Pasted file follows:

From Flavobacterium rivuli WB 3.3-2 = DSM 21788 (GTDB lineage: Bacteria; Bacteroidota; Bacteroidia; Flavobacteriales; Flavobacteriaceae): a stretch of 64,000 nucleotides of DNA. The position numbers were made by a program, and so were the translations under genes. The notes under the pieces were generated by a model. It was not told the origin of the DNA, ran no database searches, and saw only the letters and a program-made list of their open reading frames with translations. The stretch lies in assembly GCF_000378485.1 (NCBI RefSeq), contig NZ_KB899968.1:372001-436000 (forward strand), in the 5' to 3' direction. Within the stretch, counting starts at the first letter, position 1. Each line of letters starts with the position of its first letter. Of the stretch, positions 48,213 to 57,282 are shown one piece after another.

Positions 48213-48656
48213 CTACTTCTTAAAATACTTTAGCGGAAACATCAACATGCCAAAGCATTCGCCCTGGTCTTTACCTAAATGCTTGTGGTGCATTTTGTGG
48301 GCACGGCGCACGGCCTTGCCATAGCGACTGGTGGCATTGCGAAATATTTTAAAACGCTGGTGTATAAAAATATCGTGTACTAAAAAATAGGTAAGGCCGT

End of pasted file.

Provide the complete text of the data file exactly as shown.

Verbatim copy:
From Flavobacterium rivuli WB 3.3-2 = DSM 21788 (GTDB lineage: Bacteria; Bacteroidota; Bacteroidia; Flavobacteriales; Flavobacteriaceae): a stretch of 64,000 nucleotides of DNA. The position numbers were made by a program, and so were the translations under genes. The notes under the pieces were generated by a model. It was not told the origin of the DNA, ran no database searches, and saw only the letters and a program-made list of their open reading frames with translations. The stretch lies in assembly GCF_000378485.1 (NCBI RefSeq), contig NZ_KB899968.1:372001-436000 (forward strand), in the 5' to 3' direction. Within the stretch, counting starts at the first letter, position 1. Each line of letters starts with the position of its first letter. Of the stretch, positions 48,213 to 57,282 are shown one piece after another.

Positions 48213-48656
48213 CTACTTCTTAAAATACTTTAGCGGAAACATCAACATGCCAAAGCATTCGCCCTGGTCTTTACCTAAATGCTTGTGGTGCATTTTGTGG
48301 GCACGGCGCACGGCCTTGCCATAGCGACTGGTGGCATTGCGAAATATTTTAAAACGCTGGTGTATAAAAATATCGTGTACTAAAAAATAGGTAAGGCCGT